The initial oil that is pressed out of the seeds does contain some Omega-3 fatty acids, but by the time the extensive processing takes place, any Omega-3 still present is rancid and is actually transformed into a trans-fat. That leaves canola oil with no usable Omega-3s and plenty of Omega-6 fatty acids.

This is important, because the ratio of Omega-6 to Omega-3 is unhealthily skewed in the diets of industrialized nations. The widespread consumption of canola oil only adds to the problem.

We’re learning more and more about the necessity of consuming Omega-6 and Omega-3 fatty acids in a ratio ranging from 4:1 to 1:4, with the ideal being 1:1. The average industrialized diet is around 16:1. That’s far too much Omega-6, and research tells us that this promotes “the pathogenesis of many diseases, including cardiovascular disease, cancer, and inflammatory and autoimmune diseases.”3

On the other hand, this same study shows that:

“…increased levels of omega-3 PUFA (a low omega-6/omega-3 ratio) exert suppressive effects.”3 (PUFA stands for polyunsaturated fatty acid.)

So basically, more Omega-3s and fewer Omega-6s suppress inflammation and its associated diseases. In addition, Omega-3 fatty acids help to relieve depression and other psychological and emotional disorders.4

Rather than taking an Omega-3 supplement in an attempt to balance the excessive Omega-6 consumption, it’s best to balance your overall intake of these two types of fats. This is best done by including Omega-3-rich foods in your diet, which is what the Osteoporosis Reversal Program recommends:

“The highest food sources of omega-3s are salmon, sardines, mackerel, herring, trout, and snapper, all of which are acidifying, so make sure you have them in the right proportion with alkalizing foods.”

Here are some other foods that are rich in Omega-3s, in descending order:

*Foundation Food

3. Canola Is Not Heat-Stable

Because canola oil contains approximately 7% saturated fat, 63% monounsaturated fat, and 28% polyunsaturated fat, it is not stable at high heat. It contains few hydrogen atoms, and thus is susceptible to oxidation when exposed to heat. Oils like coconut oil are saturated with hydrogen atoms, so they resist oxidation when heated. Two other healthful choices of heat-stable, monounsaturated, hydrogen-rich oils are olive oil and avocado oil. (Contrary to popular belief, olive oil is stable when heated, with a smoke point between 360 and 460 degrees F.)

4. Canola Oil May Lower Cholesterol, But That Does Not Make It Healthy

It’s true that some research shows a cholesterol-lowering effect from canola oil. I’d like to point out that statin drugs also lower cholesterol, and they are anything but healthy! Statins work by activating the same biological pathway as bisphosphonates, making them detrimental to your bones. Besides, low cholesterol is not the “gold standard” in cardiovascular health as the Establishment would have you believe.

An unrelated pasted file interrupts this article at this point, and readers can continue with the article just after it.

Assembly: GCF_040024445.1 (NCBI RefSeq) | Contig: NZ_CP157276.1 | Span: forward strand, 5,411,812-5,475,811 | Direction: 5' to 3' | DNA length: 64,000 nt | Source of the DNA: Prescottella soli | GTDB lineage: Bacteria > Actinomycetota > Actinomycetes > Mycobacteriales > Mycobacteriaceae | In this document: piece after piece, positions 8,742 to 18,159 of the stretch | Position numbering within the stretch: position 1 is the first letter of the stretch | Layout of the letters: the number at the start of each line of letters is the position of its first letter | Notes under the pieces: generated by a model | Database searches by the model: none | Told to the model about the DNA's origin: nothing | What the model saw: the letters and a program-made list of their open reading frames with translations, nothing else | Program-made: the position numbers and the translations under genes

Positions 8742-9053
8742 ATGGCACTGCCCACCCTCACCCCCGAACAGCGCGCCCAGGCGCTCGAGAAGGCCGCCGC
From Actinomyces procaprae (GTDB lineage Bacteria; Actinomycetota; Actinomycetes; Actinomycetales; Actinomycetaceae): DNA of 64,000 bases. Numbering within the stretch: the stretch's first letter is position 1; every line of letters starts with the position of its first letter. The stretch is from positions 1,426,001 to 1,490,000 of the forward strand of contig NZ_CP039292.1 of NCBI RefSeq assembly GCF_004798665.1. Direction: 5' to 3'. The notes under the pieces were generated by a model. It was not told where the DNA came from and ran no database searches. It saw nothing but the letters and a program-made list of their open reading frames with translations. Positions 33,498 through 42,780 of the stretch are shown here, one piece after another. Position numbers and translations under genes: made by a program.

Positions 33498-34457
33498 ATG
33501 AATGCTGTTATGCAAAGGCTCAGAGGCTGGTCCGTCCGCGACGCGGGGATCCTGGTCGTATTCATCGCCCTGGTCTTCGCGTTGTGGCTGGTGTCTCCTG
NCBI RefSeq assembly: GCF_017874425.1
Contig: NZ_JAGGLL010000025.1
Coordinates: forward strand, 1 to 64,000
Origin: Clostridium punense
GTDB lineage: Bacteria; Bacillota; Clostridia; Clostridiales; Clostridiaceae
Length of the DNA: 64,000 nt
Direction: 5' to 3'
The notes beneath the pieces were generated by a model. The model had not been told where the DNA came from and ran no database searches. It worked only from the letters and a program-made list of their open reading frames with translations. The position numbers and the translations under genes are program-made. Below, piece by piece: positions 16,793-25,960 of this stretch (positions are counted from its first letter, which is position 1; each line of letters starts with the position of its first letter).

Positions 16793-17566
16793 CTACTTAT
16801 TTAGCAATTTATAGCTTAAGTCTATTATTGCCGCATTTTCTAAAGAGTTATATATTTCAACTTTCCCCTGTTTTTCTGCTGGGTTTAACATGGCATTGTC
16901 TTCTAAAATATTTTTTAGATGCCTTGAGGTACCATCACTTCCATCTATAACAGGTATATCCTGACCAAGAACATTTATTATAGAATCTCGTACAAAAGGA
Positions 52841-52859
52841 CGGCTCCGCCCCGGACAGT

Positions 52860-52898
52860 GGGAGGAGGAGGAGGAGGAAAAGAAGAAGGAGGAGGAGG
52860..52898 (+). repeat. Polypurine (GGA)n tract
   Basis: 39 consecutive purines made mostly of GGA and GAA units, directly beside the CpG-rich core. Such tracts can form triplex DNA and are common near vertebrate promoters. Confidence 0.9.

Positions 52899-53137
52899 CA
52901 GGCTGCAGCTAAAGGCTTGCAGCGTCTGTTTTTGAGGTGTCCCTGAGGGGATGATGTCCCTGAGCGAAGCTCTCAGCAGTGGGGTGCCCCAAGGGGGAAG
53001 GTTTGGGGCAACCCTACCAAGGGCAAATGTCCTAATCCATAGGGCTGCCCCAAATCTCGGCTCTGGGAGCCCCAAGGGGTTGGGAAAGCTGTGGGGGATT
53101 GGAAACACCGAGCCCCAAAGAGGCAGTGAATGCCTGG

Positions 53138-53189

Omega-6 fatty acids are similarly disguised as healthy, cholesterol-lowering substances that actually cause harm. Their cholesterol-lowering effects are short-term; in the long term, Omega-6 fatty acids do more harm to the heart than good, as we’ve seen. A 2012 study published in the prestigious BMJ states their findings in unflinching terms:

“…substituting dietary linoleic acid [polyunsaturated Omega-6] in place of saturated fats increased the rates of death from all causes, coronary heart disease, and cardiovascular disease.”5

This is likely due to the biological means by which Omega-6 fatty acids lower serum cholesterol. These polyunsaturated fats become part of the cell membranes, and in the presence of excess quantities, the cell membranes weaken because the Omega-6 fats have replaced the stronger Omega-3s. To compensate for this cellular weakness, the body sequesters cholesterol from the blood in an attempt to “stiffen up” the cell membranes. Of course this results in lower serum cholesterol readings, but the process by which this happens is anything but healthy.

When it comes to heart health and cholesterol levels, canola oil is definitely a wolf in sheep’s clothing!

5. Canola Oil Is An Unnatural, Processed Product

The manufacturing process makes this clear: canola oil is the result of extensive genetic modification and processing, in essence, making it an artificial substance. It’s certainly not a whole, natural food by any means.

Ironically, canola oil is often found in foods claiming to be “natural.” From mayonnaise to granola bars, canola oil is popping up in many foods because it is cheap and abundant, and this includes foods marketed as healthier than conventional versions.

This is yet another argument for getting the majority of your nutrients from whole unprocessed foods. You won’t find canola oil in a potato, for instance, but you are very likely to find it in frozen hash browns and in potato chips.